Have There Been Any Lemtrada Lawsuit Settlements?
In some cases, dangerous drug lawsuits settle early in the legal process. Attorneys do not expect for any settlements to be reached at this time. Instead, it is possible that any potential Lemtrada lawsuits would be consolidated in federal court.
If this were to happen, the parties involved would be in a better position to determine whether a case can be settled. Lemtrada lawsuit attorneys note that the outcome of any case is never guaranteed, and that the results of other dangerous drug lawsuit do not necessarily ensure future outcomes of other lawsuits.
How a Lemtrada Lawsuit Attorney Can Help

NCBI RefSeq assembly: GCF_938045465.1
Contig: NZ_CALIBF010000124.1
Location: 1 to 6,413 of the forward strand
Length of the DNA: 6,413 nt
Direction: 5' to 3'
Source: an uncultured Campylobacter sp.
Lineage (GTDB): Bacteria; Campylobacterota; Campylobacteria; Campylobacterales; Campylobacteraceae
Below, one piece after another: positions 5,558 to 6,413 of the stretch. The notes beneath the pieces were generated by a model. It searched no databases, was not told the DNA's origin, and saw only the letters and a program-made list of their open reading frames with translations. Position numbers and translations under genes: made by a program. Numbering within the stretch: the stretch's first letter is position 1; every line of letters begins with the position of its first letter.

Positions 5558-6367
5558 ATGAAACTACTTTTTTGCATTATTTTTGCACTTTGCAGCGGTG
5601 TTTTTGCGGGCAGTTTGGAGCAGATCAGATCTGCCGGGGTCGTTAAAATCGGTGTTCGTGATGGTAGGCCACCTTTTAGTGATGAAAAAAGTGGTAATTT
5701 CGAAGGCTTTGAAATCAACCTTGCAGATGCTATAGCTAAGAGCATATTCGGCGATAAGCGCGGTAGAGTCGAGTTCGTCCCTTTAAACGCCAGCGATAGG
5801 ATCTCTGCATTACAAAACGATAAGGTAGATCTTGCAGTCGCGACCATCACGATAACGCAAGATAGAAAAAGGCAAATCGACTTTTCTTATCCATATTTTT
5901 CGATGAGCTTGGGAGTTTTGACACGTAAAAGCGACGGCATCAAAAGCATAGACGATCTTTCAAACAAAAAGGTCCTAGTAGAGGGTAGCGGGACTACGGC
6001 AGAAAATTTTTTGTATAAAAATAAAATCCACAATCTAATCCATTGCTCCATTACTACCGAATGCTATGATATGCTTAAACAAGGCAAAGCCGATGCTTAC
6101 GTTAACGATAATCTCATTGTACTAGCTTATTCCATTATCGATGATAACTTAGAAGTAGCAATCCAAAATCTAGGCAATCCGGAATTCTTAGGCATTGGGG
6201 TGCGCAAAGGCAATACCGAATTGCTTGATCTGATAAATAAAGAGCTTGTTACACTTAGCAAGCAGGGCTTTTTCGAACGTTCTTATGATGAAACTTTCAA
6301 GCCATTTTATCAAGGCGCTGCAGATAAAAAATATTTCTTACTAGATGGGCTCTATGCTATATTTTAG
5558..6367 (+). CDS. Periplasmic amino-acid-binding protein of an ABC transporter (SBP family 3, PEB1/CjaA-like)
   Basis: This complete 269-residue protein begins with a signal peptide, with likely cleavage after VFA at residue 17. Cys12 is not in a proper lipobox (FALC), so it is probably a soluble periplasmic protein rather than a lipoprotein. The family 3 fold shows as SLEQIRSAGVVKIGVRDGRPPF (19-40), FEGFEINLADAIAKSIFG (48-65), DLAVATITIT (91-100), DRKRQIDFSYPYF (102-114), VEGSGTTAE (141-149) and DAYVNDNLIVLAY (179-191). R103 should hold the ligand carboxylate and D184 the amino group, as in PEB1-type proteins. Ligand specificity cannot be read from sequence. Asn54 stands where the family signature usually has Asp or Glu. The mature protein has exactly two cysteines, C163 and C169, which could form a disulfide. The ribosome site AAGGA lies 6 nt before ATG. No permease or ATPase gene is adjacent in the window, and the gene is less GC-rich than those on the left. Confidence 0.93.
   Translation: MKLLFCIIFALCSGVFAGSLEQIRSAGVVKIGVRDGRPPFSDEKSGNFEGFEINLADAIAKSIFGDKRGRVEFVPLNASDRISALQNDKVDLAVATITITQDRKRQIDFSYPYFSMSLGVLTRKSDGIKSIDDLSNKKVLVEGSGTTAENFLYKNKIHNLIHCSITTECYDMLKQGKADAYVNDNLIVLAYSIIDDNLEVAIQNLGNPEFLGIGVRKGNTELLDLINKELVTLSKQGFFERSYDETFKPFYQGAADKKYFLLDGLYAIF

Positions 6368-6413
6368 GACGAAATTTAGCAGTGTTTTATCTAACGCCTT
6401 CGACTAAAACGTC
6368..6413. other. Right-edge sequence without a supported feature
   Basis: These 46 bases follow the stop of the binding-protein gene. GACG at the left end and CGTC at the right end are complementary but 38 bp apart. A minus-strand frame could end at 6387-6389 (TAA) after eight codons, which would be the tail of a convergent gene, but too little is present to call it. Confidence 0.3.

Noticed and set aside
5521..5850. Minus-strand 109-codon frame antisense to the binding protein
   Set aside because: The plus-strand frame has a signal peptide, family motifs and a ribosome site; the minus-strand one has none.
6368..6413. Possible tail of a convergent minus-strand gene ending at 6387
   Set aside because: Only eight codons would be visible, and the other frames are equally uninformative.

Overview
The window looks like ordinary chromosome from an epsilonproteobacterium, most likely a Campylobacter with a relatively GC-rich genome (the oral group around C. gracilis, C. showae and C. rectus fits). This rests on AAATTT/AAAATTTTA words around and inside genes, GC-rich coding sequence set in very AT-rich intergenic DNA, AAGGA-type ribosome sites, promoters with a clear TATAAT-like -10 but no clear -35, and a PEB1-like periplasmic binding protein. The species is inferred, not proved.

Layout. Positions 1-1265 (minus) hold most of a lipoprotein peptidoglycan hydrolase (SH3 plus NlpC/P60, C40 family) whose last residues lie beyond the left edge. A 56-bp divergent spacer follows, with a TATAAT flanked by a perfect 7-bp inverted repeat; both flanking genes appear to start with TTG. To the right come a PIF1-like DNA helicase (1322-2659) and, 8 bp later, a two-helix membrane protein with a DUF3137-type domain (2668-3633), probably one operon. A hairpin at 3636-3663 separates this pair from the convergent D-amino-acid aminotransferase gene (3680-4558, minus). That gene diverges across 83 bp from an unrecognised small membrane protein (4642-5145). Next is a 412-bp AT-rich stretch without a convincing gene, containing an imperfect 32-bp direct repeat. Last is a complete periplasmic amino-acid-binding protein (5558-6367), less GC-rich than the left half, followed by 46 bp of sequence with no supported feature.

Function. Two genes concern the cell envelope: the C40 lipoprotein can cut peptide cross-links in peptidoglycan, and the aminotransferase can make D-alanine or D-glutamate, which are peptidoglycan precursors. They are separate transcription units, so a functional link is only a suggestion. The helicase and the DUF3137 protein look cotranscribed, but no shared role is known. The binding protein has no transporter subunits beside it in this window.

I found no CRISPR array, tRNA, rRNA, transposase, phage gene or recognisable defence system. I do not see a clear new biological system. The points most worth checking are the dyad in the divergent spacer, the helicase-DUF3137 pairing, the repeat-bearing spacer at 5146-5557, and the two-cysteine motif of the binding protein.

Drug makers have a duty to provide safe products. If there are risks of harm associated with their products, they also must provide adequate warnings. If a drug maker fails to fulfill this duty, it could be held liable in lawsuits for injuries that may result.
People injured by Lemtrada, or other similar drugs containing the active ingredient, may be eligible to recover money for:
- Medical Expenses
- Lost Wages
- Pain and Suffering
The families of those who have died may be eligible to recover money for funeral expenses and the pain that comes with losing a loved one.